It wasn’t until 1975 that the United Nations honored the day, but the global organization has since joined in what has become an aggressive effort to support women and promote gender equality. As written in a Mar. 8 article published on the UN’s news blog: “As the rights of women and girls around the world are being reduced and restricted, the United Nations today marked International Women’s Day with calls for empowering and educating women and girls to reach gender equality in the work place.”
Since IWD’s inception, the theme and drive behind each year’s celebration varies. The challenges and issues facing women today are not the same as they were in 1911. As noted on the IWD website, the infamous Triangle Waist Company fire in New York that killed over a hundred immigrant women became the focus of the early U.S.- based events for several years.
Similarly, the focus of IWD will also vary across cultures; the obstacles facing women in the U.K. are different than those found in India, which are still different from those problems found in Brazil. In Ghana, for example, the famous witch camps still thrive. Ghana’s first lady Lordina Mahama visited the camps in Nov. 2016, and she was quoted in Ghana News as saying, “I am looking forward to the day when society will stop accusing old women of witchcraft. I will be the happiest person in the world.” Her foundation is reportedly committed “to supporting and empowering women irrespective of where they [find] themselves.”
“Around the world, tradition, cultural values and religion are being misused to curtail women’s rights, to entrench sexism and defend misogynistic practices,” stated UN Secretary General António Guterres when talking about IWD.
UN Women Executive Director Phumzile Mlambo-Ngcuka had her own message for the international community, one that focused on women in the workplace. She said, “A change in the world of work must be about creating opportunities for women to be full economic citizens.” Mlambo-Ngcuka has a doctorate in education and technology, and has been fighting for gender quality and racial justice for decades through politics and activism.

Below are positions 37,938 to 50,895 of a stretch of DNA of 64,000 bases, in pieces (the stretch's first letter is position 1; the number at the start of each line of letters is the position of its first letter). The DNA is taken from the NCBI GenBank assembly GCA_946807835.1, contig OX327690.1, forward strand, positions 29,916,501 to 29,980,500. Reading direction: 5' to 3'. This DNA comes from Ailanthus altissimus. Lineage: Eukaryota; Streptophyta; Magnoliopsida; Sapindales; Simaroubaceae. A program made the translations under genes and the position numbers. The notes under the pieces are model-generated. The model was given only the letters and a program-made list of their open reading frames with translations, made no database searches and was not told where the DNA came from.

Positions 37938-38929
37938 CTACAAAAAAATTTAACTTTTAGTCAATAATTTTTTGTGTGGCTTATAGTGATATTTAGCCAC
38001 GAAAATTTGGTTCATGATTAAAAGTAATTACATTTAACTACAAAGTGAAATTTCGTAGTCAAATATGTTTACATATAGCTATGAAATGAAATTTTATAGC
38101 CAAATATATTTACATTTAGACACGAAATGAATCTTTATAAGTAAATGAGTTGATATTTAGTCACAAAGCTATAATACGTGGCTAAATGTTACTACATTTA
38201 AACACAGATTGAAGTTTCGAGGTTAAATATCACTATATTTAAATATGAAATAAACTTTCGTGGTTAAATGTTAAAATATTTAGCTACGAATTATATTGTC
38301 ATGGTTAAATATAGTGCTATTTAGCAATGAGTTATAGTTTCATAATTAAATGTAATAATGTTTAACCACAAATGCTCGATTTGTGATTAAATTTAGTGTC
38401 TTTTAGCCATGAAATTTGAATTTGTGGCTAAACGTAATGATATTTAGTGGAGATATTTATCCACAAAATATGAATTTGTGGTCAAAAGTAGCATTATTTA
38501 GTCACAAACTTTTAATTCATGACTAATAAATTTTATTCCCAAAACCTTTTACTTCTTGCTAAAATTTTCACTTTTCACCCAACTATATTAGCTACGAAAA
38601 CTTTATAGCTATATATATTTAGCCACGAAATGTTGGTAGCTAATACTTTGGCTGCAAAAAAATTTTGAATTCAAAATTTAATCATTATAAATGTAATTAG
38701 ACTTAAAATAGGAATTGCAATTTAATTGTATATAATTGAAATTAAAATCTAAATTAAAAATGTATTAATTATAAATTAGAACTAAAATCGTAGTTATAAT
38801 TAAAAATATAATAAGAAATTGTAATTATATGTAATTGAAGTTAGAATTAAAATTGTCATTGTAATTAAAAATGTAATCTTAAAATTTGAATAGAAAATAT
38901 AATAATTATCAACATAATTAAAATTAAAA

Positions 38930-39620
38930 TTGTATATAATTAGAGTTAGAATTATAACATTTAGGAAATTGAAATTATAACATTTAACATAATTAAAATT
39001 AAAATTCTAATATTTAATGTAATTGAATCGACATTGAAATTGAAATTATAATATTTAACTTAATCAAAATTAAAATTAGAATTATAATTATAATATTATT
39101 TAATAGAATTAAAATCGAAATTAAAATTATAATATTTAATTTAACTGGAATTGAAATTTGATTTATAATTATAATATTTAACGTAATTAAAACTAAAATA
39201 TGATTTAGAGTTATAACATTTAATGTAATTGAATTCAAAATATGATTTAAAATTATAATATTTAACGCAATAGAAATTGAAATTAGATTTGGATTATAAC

Whether marching, protesting, celebrating, honoring ancestors, or even performing a religious ritual, today has become a global day to honor the work and contributions made by women and girls around the world. The energy behind the movement appears to be growing each year. This year, in particular, it found yet a new voice and a new vibrancy within the current U.S. political climate.
As noted earlier, IWD’s focus may shift and change with time, politics, and culture. However, one of the core messages to consistently appear is the need to support women in the workplace, whether its on the farm, in the factory, at the pulpit, or in the board room.
In its statement concerning its own IWD-related efforts, State Street Global Advisors claim that there are actually numbers to back the need for this gender equality. “According to a 2015 McKinsey Global Institute report, moving to a scenario where women participate in the economy identically to men would add up to $28 trillion, or an additional 26 percent, to annual global GDP by 2025 compared to a business as usual scenario.”
While SSGA, UN Women, Circle Sanctuary, the organizers promoting the boycott are all very different entities, the message seems to be the same. Let the girl stand up to the bull. As said by Mlambo-Ngcuka, “A change in the world of work must be about creating opportunities for women [and girls] to be full economic citizens.” And if SSGA’s numbers are correct, that change would ultimately benefit the entire world.